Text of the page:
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Title: Conservation, error and dynamics in protein interaction networks
Author: Ali, Waqar
ISNI:       0000 0004 2721 0518
Awarding Body: University of Oxford
Current Institution: University of Oxford
Date of Award: 2011
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The availability of large scale protein interaction networks for several species has motivated many comparative studies in recent years. These studies typically employ network alignment algorithms for the task and use the sequence similarity of proteins to aid the alignment process. In this thesis I use a quantitative measure of protein functional similarity and show that the results are superior to sequence based network alignment. I present a method for module detection that combines results from network alignments with clustering measures to achieve superior results over several existing methods. Next, I address the issue of generally low conservation detected by alignments of interaction networks from model organisms. By explicitly modelling evolutionary mechanisms on pairs of networks I test the hypothesis that divergent evolution alone may be the cause. I use a distance metric based on graph summary statistics to assess the fit between experimental and simulated network alignments. Our results indicate that network evolution alone is unlikely to account for the poor quality alignments given by real data. We also find that false positives appear to affect network alignments little compared to false negatives indicating that incompleteness, not spurious links, is the major challenge for interactome-level comparisons. Finally, I focus on the comparative analysis of a subset of the interaction network related to mitosis in Yeast, Human and Fly. Manual ordering of mitosis-related functional annotations allows the study of temporal aspects of the network. I also use a Markov random field approach to infer temporal labels for unlabelled proteins. Sequence based network alignment of the mitotic networks in the three species finds little conservation despite the proteins being functionally very similar. Further investigation suggests a fuzzy relationship between protein sequence and function that may have implications for future network alignment studies.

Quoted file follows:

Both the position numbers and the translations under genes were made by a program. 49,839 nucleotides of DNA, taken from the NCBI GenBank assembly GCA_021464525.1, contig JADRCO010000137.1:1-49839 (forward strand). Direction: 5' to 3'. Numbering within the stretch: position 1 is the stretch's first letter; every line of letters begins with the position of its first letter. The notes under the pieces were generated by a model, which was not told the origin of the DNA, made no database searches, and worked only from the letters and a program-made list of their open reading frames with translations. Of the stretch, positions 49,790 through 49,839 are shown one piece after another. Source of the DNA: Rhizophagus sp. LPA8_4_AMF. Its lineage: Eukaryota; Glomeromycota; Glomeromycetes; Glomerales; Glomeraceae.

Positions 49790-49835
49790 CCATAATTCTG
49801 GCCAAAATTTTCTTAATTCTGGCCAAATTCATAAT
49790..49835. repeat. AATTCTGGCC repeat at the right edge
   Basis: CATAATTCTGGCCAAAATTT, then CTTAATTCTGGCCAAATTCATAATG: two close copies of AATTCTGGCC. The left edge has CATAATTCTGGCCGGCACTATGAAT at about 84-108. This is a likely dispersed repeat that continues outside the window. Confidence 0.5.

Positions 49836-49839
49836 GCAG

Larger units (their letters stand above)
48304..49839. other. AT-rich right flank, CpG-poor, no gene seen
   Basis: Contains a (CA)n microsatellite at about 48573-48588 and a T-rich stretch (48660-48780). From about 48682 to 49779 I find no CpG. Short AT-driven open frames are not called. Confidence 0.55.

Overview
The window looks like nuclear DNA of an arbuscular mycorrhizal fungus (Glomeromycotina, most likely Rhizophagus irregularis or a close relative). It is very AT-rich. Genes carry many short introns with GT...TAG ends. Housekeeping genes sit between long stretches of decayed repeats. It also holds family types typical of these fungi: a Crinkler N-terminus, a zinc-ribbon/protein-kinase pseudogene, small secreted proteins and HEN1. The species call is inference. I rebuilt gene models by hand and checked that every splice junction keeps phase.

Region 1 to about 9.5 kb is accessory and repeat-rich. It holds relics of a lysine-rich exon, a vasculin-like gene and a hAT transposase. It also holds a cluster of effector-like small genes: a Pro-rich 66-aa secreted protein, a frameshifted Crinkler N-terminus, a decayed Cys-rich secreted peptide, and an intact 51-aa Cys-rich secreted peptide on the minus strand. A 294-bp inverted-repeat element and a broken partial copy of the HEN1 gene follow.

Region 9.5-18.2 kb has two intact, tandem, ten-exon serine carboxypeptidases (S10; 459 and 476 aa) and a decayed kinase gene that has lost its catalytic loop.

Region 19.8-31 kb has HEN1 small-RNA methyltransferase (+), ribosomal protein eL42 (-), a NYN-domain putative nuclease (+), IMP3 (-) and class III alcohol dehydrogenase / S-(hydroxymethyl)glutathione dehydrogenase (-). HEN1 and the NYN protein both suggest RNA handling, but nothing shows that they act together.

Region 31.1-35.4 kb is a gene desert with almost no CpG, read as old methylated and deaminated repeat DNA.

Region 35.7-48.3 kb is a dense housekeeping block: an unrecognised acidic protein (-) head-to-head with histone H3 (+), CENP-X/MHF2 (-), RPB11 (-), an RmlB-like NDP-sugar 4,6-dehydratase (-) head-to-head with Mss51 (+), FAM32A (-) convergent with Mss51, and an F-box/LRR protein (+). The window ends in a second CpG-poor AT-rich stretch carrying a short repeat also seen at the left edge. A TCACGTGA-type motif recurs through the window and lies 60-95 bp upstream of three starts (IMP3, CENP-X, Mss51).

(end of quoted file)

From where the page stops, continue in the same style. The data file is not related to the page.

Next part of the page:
Supervisor: Deane, Charlotte Sponsor: Not available
Qualification Name: Thesis (Ph.D.) Qualification Level: Doctoral
EThOS ID:  DOI: Not available
Keywords: Mathematical biology ; network alignment ; protein interactions